It is the Judicial Committee of a Traditional Council, and not the Traditional Council, that is amenable to the Supervisory Jurisdiction of the High Court.
Supreme Court, 17th February, 2016 (Civil Motion: NO.J5/48/2015)
Coram: ATUGUBA, JSC (PRESIDING), ADINYIRA (MRS), JSC., ANIN-YEBOAH, JSC., BENIN, JSC., AKAMBA, JSC
The Applicant moved the Supreme Court for an order of certiorari directed at the High Court, Accra, to bring forth and to be quashed the Ruling of the Court presided over by Her Ladyship Justice Barbara Ward Acquah (Mrs.), on the ground that the High Court erred in exercising jurisdiction over the Ada Traditional Council, it not being its judicial committee.
The crux of the matter was that the Kabiawetsu clan of Big Ada, allegedly nominated and installed Nomo Jonathan Dzabeku Abodoadzi as the Divisional Chief (Wetsoyi) in succession to the last deceased Wetsoyi of the said clan. The applicant, the Ada Traditional Council, was notified of this installation and a date was fixed for the presentation of the new Wetsoyi to it, but the event was postponed. However on the 7th day of January 2013, the applicant rather had one Haruna Ocansey presented to it as the new Wetsoyi.
Aggrieved by the decision of the said Traditional Council, the Interested Party successfully applied and quashed the decision of the Ada Traditional Council by certiorari order of the High Court, Accra.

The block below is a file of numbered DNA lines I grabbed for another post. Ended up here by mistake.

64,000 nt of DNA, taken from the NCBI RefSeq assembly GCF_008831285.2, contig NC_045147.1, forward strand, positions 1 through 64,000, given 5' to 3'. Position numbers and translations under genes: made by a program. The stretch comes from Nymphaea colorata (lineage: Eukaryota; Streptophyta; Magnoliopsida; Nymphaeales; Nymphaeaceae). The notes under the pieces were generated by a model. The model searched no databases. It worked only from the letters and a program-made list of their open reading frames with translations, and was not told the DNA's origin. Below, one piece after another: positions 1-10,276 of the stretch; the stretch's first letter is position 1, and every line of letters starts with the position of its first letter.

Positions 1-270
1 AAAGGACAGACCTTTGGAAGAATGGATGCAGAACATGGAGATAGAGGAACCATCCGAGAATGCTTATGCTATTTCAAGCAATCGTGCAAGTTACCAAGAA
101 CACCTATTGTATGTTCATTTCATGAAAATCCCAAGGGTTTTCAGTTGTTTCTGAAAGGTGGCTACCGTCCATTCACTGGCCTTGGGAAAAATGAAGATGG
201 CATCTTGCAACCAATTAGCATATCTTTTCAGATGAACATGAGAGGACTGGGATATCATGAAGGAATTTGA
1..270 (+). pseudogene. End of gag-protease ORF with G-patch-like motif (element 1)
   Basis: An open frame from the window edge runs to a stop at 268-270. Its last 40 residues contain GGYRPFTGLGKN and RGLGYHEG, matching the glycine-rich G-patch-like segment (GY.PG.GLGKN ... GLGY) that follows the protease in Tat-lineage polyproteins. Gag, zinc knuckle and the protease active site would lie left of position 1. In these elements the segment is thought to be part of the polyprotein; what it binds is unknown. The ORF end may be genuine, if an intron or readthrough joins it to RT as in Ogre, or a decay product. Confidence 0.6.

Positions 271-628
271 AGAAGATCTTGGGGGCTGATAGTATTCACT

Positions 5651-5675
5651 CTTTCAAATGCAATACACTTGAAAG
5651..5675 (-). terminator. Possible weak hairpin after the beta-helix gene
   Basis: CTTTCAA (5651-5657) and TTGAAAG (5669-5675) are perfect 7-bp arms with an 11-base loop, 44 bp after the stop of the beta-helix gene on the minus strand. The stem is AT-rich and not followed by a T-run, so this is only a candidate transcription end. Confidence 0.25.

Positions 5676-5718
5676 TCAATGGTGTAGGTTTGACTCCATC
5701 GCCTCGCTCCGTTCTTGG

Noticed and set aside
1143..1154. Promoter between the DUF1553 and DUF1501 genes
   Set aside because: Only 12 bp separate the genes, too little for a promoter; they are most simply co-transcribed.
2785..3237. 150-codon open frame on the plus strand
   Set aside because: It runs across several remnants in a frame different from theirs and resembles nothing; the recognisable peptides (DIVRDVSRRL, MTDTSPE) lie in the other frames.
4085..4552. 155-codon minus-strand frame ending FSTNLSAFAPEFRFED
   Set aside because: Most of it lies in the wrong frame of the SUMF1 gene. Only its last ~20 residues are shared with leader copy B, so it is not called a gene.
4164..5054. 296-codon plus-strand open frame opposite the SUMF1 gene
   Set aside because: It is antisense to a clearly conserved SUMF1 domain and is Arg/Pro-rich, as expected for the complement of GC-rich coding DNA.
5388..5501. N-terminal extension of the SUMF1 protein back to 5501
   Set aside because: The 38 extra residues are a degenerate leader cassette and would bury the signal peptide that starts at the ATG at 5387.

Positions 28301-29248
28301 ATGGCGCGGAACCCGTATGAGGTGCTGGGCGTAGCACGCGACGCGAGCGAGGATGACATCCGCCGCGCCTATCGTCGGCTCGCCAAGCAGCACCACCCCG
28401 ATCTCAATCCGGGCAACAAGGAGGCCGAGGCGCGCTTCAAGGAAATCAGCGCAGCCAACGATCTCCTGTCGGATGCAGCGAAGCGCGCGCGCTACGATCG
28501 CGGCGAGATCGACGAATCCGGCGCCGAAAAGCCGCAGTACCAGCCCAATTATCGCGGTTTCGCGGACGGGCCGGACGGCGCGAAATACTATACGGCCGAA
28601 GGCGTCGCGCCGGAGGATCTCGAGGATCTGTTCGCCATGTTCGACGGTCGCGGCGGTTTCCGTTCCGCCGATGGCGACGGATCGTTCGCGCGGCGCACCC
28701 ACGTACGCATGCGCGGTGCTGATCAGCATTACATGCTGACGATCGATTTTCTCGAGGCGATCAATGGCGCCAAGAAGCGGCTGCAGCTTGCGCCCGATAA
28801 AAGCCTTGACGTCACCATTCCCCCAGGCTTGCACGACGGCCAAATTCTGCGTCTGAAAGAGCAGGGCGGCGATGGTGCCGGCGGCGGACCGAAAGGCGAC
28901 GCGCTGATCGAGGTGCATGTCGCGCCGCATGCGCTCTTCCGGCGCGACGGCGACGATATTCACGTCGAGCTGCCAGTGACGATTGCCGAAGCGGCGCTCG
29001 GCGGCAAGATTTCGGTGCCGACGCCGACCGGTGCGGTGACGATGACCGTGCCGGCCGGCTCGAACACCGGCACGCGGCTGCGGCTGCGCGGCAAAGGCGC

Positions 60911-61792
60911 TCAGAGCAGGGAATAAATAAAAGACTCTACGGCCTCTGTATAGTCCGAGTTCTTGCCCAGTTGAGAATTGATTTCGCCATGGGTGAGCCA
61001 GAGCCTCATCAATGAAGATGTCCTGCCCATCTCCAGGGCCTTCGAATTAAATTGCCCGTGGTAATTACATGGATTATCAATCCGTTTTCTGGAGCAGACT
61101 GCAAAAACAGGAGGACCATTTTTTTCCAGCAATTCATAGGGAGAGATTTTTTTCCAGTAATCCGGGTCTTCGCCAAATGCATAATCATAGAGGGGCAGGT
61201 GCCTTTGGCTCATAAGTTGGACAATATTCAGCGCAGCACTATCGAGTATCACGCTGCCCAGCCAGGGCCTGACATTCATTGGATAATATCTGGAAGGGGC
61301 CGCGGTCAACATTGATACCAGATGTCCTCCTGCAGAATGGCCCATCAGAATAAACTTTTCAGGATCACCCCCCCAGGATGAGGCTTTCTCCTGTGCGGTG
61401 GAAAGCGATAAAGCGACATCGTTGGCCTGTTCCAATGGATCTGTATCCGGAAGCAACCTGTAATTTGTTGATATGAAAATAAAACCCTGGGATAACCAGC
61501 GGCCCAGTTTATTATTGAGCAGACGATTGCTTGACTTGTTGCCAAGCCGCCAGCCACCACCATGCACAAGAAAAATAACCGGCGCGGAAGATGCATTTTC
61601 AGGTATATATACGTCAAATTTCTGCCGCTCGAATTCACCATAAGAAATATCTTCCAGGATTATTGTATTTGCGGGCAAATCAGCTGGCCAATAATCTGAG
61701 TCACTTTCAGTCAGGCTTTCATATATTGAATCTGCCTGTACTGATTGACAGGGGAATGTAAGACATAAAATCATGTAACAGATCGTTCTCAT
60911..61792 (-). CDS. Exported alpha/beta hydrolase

It was against this order of the High Court, Accra, that the Applicant applied to the Supreme Court for an order of certiorari.
The Applicant contended that it was not amenable to the supervisory jurisdiction of the High Court and that it was its Judicial Committee, an inferior court, that was.
Speaking through Atuguba, JSC., the Supreme Court, unanimously held that the certiorari application to the High Court, Accra, was manifestly related to a cause or matter concerning chieftaincy, as it plainly was based on the question as to who was the rightful Divisional Chief or Wetsoyi nominated and installed by the Kubiawetsu clan. This, the Court noted, was plain from s. 76(a) of the Chieftaincy Act, 2008, Act 759. The High Court, therefore, lacked jurisdiction over the matter.